The Federal Reserve released its latest data on the country’s finances on September 20. The household data show continued increases in wealth, but that is not the whole story. Millions of households are left out of the stock and housing booms. Moreover, costly consumer debt such as car loans and student debt are also on the rise, especially burdening those who are less likely to benefit from the run up in house and stock prices in the first place. Asset and debt inequality then reinforce each other, leading to the widespread massive wealth inequality by age, race, and education.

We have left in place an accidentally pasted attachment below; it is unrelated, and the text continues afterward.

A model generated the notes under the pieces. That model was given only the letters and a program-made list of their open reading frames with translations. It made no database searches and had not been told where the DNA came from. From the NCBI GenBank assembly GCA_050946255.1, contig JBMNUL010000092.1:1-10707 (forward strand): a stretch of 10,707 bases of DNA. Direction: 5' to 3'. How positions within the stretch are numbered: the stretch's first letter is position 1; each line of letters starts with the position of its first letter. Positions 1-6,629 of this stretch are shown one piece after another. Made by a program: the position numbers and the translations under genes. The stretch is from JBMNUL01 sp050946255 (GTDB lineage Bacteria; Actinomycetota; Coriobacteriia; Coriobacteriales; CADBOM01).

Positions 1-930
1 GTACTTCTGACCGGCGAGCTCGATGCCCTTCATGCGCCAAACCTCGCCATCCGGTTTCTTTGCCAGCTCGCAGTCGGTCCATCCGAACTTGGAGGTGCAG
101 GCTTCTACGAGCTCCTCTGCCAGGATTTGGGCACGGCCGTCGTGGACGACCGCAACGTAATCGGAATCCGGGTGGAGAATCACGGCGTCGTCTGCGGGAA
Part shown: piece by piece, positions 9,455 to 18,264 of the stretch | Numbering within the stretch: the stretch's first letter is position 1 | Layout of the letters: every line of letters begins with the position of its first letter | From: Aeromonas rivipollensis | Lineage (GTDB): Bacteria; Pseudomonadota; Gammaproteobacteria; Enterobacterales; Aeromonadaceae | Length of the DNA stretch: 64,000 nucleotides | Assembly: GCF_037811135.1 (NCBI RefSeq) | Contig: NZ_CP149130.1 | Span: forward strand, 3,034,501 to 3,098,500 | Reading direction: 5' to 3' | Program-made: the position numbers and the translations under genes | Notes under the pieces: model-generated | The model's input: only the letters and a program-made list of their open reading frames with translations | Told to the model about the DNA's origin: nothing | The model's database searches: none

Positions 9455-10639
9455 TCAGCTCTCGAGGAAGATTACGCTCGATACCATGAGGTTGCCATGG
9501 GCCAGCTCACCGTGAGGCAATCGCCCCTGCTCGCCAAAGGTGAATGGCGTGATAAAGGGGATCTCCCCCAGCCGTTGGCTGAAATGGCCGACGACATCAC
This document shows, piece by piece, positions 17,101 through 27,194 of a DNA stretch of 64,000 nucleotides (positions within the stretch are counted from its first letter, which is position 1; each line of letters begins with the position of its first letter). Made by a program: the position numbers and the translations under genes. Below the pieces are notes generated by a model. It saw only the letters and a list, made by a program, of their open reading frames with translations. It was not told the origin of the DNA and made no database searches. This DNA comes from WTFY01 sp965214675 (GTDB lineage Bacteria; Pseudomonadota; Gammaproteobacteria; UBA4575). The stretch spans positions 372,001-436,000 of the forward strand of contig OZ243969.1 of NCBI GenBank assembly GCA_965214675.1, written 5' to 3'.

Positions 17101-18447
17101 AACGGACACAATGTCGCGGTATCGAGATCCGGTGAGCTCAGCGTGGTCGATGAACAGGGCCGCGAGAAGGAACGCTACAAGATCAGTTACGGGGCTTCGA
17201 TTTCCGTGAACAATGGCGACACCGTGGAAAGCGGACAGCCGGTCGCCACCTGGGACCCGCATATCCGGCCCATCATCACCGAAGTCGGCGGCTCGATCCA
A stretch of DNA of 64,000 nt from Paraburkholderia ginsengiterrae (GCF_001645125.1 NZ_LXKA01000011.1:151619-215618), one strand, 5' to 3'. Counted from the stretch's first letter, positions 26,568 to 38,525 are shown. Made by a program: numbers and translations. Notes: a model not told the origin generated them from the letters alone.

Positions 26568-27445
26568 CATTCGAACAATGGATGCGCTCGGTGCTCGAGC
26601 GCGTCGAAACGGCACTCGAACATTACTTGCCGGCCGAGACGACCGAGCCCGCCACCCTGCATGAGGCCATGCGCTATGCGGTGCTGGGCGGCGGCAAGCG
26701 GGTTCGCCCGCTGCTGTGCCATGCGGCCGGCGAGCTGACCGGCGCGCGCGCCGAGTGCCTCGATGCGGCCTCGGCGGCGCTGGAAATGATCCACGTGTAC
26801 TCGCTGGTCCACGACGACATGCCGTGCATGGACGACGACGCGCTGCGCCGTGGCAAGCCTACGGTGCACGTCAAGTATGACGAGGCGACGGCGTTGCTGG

Households build wealth in their houses, retirement plans, and savings accounts. They typically will use their wealth to prepare for the future, primarily retirement, but also for emergencies, to start a business and pay for their kids’ education. In many cases, wealth will have to replace much of people’s incomes in retirement and an emergency, for instance. Economists thus consider the ratio of wealth to after-tax income as a key indicator of how well families are preparing for their future.This article was originally published in Forbes.